The Pope particularly came down on supporters of the theology of liberation within the church in the 1980s. That movement had arisen in Latin America and spread to Africa and Asia, particularly India. It wanted the church to address issues such as poverty and human rights. Critics saw it as an attempt to fuse Christianity with Marxism.

The Pope responded firmly. Within a few years of taking over, he filled the Roman Curia (the Vatican administration) and dioceses around the world with traditionalist officials who supported a powerful and clerical church against more liberal groups.

Through this period the Pope supported the staunchly conservative Catholic group Opus Dei and other conservative groups like God’s Legionaries set up by Marcia Maciel from Mexico, the Neocathecumenalists and the Focolarins.

John Paul II proclaimed more than 1,300 blesseds and almost 500 saints, including Opus Dei founder Jose Maria Escriva de Balaguer.

The Pope’s conservatism stood out most prominently through his rejection of contraception and abortion in the name of the right to life. He also took a conservative stand against divorce, homosexuality, rights for unmarried couples, married priests and women priests.

Critics said the Pope was out of touch with the world outside, and was alienating many Catholics. The church gained followers in Africa and Asia, largely through a high birth rate, but lost following in the industrialised world. That included his home country Poland, and Latin America which is home to half of the world’s 1.1 billion Catholics.

The Pope carried his own message far and wide. His first visit abroad was to address the Latin American Bishops Assembly in Puebla in Mexico in January 1979. In all he made 104 pastoral trips outside Italy, and 146 within. His ‘hands-on’ approach, his humour and his informality endeared him to millions.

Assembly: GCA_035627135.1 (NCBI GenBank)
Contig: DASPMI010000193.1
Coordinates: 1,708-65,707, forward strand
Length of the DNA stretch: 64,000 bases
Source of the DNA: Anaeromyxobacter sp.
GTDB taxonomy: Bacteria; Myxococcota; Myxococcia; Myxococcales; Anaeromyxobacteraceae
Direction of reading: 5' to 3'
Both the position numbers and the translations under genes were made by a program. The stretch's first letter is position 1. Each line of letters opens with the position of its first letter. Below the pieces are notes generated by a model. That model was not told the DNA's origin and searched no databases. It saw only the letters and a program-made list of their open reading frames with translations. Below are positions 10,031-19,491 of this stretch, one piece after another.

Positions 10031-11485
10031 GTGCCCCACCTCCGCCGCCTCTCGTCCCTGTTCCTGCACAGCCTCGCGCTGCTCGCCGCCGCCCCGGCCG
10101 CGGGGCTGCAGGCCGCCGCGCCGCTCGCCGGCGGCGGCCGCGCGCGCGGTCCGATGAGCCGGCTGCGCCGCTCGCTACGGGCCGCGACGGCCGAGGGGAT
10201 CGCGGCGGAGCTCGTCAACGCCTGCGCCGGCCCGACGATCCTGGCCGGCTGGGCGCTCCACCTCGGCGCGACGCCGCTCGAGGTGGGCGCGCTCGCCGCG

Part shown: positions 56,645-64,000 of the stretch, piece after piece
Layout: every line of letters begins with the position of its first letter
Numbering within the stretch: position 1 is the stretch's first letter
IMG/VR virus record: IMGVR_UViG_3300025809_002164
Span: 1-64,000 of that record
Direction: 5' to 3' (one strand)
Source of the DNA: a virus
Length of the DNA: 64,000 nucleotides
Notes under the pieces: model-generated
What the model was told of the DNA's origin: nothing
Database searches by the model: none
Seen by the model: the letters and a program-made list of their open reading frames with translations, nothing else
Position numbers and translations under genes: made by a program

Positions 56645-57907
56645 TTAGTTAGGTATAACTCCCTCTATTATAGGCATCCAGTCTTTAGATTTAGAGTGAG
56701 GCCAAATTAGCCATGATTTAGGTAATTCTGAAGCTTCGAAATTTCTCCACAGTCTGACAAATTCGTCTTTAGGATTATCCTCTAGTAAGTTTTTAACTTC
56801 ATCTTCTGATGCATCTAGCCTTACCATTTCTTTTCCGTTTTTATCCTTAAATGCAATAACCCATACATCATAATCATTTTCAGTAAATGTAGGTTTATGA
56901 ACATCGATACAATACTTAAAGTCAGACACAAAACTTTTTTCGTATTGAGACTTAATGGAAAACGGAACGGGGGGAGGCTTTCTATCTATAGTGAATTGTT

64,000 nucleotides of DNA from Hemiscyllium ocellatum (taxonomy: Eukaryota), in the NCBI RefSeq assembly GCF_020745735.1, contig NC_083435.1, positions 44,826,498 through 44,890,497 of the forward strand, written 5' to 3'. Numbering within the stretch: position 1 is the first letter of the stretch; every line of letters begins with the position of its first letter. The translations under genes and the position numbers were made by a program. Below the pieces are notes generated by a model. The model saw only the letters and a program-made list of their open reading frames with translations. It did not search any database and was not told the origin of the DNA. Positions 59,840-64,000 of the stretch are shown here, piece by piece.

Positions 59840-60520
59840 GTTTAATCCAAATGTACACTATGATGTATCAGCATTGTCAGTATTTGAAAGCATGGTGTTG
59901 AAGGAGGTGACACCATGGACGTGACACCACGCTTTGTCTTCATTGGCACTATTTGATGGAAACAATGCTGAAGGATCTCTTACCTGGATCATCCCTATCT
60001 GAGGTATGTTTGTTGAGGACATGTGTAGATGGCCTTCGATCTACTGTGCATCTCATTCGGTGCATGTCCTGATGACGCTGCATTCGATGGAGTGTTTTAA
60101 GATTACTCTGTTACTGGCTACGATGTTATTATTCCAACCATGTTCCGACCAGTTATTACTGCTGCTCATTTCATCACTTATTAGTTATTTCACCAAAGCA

Wojtyla remained sensitive to social issues, and while opposing communism often condemned the excesses of capitalism. The Pope remained popular with the young. About two million youths gathered in Rome in August 2000 at a Youths Jubilee he addressed.

John Paul II made historic moves to build bridges with other faiths. He often received the Dalai Lama, the Buddhist leader from Tibet. He sought a closer relationship with Islam, and sought to bring the Vatican closer to other Christian churches. But he continued to disapprove of marriages between Catholics and Muslims. He also asserted the primacy of the Roman Catholic church over other churches.

The most dramatic of the reconciliatory moves was towards the Jewish faith. He was the first pope to visit a Jewish synagogue, and the memorial at Auschwitz to honour victims of the Holocaust. He made a dramatic apology for Christian anti-Semitism. At the same time he spoke often of the suffering of the Palestinian people, and expressed his differences with the Jewish state over the status of Jerusalem.

He led prayer meetings to stop the Gulf war of 1991, the Balkans conflict, the attack on Afghanistan, and then the invasion of Iraq in 2003.

In 2002 he visited native Poland for the last time. It was a changed country. It had passed a law in 1996 legalising abortion despite the Pope’s censure. Questions remain how far the conservatism he planted around the world will outlast him.

Republish | | Print |

Related Tags

Europe, Global, Global Geopolitics, Headlines

POPE JOHN PAUL II: In the End, the World Was a Stage

Elisa Marincola

ROME, Apr 2 2005 (IPS) - Karol Josef Wojtyla was a theatre lover and budding actor in his youth in Poland. He never quite made it as an actor, but since 1978 when he became Pope, the world became his stage.

Republish | | Print |

aapc ebooks